It’s become awfully fashionable to hate on his movies all of a sudden, but personally, I still regard the words “a Judd Apatow production” as a harbinger of moderate-to-gutbusting laughs, not an excuse to lament the rise of schlubby slackers in top-grossing comedies. Given that I have a pair of toddlers in my house, and given that my house is located 20 minutes from the nearest sad strip-mall cineplex, I see relatively few films during their theatrical runs — but I did manage to catch Knocked Up last summer, and I particularly enjoyed Jason Segel’s turn as Seth Rogen’s casually lecherous roommate, so I’ve been looking forward to seeing Forgetting Sarah Marshall for months.
Lo and behold, what should arrive at my house but an advance copy of the three-disc collector’s edition of Forgetting Sarah Marshall? Hooray and hallelujah. I may have spent eight hours last week listening to new albums from Jessica Simpson and the New Kids on the Block, but this job has its perks, too.
But I digress. If you haven’t seen it, you only want to know whether Sarah Marshall sucks; if you have, you’re just waiting to hear whether the bonus materials are worth your $20. I’m here to help.
I suppose it bears mentioning that I haven’t seen all the movies that have fallen under the Apatow umbrella — I purposely missed out on Walk Hard and Drillbit Taylor, and I haven’t seen Pineapple Express yet — so I freely admit I’m probably not as burned out on this brand of comedy as I might otherwise be. Also, as a red-blooded heterosexual male, although I might scoff at the notion that Katherine Heigl, Kristen Bell, and Mila Kunis would ever find themselves tied in emotional knots over guys like Rogen and Segel, I also find it appealing.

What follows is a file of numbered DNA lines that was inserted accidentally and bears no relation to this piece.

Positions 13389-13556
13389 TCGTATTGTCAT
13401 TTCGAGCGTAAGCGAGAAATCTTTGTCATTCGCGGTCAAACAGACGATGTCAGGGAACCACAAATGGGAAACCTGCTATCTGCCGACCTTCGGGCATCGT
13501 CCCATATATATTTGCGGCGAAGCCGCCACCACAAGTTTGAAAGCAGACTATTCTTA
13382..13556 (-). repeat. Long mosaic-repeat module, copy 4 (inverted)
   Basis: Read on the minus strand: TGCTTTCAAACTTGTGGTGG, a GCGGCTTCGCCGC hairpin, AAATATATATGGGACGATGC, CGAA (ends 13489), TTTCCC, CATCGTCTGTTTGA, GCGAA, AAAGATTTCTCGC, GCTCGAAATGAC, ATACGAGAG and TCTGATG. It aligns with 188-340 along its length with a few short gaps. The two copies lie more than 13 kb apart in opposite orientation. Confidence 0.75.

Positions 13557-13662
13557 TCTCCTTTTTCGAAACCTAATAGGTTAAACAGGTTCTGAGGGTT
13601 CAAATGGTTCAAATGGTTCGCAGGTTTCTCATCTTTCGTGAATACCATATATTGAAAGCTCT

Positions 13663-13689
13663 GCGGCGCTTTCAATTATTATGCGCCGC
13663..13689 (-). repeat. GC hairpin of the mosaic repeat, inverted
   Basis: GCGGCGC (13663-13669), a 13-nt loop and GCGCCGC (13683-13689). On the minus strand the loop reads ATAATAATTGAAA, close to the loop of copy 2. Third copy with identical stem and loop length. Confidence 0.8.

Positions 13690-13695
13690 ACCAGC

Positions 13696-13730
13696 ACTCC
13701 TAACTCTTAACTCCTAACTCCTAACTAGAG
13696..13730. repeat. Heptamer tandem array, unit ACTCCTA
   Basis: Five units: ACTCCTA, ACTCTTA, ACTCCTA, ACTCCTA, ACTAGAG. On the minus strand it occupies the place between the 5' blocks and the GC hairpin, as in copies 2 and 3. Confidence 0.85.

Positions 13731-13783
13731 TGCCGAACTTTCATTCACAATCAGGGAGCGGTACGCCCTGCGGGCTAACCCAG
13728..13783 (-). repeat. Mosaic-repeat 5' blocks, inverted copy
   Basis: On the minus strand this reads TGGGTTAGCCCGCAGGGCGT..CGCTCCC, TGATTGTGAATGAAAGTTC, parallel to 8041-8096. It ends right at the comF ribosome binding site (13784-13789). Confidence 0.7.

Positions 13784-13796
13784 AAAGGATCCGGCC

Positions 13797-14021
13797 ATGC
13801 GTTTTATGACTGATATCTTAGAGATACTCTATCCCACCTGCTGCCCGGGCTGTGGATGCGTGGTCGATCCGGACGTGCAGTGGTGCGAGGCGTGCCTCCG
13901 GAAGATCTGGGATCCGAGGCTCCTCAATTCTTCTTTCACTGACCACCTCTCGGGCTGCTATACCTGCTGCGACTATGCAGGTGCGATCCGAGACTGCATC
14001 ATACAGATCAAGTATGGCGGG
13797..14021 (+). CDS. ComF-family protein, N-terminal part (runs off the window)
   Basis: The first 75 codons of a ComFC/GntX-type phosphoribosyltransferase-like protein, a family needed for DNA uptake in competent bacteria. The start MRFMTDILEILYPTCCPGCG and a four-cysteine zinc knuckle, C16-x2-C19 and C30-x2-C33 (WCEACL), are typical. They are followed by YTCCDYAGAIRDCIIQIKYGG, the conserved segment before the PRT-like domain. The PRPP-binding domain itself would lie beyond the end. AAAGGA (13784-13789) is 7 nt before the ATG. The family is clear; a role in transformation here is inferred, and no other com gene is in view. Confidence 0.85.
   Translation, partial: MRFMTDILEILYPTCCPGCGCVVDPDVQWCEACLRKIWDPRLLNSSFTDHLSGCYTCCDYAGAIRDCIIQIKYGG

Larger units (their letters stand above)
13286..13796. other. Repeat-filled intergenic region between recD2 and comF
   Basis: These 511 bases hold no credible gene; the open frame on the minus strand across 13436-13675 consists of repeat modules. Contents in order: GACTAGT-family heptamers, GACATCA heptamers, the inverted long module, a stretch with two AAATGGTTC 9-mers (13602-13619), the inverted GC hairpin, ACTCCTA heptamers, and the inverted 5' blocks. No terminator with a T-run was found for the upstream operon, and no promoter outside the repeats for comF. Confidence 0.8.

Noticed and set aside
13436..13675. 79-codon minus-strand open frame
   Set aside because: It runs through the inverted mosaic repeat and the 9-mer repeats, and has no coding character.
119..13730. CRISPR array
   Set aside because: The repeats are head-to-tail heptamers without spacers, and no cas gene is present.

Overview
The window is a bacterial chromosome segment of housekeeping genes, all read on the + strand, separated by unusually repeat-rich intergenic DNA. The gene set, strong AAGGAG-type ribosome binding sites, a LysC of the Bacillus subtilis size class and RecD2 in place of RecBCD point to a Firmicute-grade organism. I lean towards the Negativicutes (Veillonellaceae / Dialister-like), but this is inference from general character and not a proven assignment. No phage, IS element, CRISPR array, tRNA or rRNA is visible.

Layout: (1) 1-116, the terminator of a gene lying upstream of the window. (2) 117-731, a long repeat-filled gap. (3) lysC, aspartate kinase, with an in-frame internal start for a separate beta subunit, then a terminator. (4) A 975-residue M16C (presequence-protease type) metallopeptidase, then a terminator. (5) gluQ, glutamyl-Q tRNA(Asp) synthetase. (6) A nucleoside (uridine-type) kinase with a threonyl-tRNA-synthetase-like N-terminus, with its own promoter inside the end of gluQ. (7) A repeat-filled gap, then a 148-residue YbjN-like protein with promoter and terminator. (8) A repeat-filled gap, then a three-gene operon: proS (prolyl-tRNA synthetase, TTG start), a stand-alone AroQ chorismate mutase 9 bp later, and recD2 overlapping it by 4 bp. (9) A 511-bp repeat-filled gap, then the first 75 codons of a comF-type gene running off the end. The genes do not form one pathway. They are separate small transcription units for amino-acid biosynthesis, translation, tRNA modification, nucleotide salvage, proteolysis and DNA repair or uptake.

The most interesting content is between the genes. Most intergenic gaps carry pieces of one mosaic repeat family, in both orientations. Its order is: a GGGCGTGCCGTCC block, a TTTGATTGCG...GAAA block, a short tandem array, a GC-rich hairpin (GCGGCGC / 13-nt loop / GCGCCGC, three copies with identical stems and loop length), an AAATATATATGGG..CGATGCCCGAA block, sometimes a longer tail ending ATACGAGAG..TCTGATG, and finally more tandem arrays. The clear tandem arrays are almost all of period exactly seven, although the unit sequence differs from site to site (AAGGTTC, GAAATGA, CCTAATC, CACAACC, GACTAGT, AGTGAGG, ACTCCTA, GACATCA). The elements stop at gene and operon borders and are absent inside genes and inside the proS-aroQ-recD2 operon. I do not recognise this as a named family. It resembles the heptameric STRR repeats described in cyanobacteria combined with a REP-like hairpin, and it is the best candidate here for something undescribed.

Of course, it probably helps that I also generally find these movies very funny, and although Forgetting Sarah Marshall didn’t have me in stitches quite as often as Knocked Up (which, in turn, didn’t reduce me to helpless tears the way The 40-Year-Old Virgin did), it still has a number of things going for it, including a solid script and winning performance from Segel, as well as a terrific (and seemingly mostly improvised) supporting turn from Russell Brand as the sweetly narcissistic rock star Aldous Snow.
That most of the good lines go to the dudes should come as no surprise; although Kristen Bell was clearly up for whatever the script threw at her, her character serves mainly as a thin-lipped, tightly wound foil for Segel and Brand. Mila Kunis — who, I have to say, has never looked foxier — gets off a few good zingers, but her character has even less to do than Bell’s.
If you’re unfamiliar with the storyline, here ’tis: Segel plays a prone-to-loafing composer who loses his TV star girlfriend (Bell) to a preening rock star (Brand), then suffers the additional indignity of bumping into the happy couple during the trip to Hawaii he arranged to try and get on with his life. Kunis is the hotel desk attendant who checks Segel in, and…well, you can probably guess the rest. It’s standard formula, but it’s livened up by some terrific songs from Segel and Peter Salett, as well as a climactic puppet show (don’t ask) courtesy of the Jim Henson crew.
Is it a classic comedy? No, not by a long shot, but it’s still probably one of the funnier movies to see release in ’08, and if you haven’t seen it, it’s well worth checking out on DVD.
Now, if you have seen it, and you’re wondering whether the bonus material is worth $20…well, maybe you should just rent it instead. It’s true that Forgetting Sarah Marshall comes stuffed with a fair bit of extra footage, including an unrated cut (not as funny as the theatrical cut), commentary, a slew of reels expanding on scenes from the movie, and the standard deleted scenes. (One of them, involving Bell trapped on a slow-moving runaway horse, is just as funny as anything in the movie, and might be worth $20 if you’re obscenely wealthy.) It also comes with a third disc that contains a copy of the film suitable for transfer to the digital device of your choice, which seems kind of silly, but still provides some added value.
All in all, it’s probably not something I’ll watch again anytime soon, and the Apatow family tree seems to be nearing the end of this particular crop cycle, but hey, I’m still looking forward to Pineapple Express, and that standup-themed comedy Apatow’s directing Adam Sandler in next. This stuff is good for a laugh. What else do you want?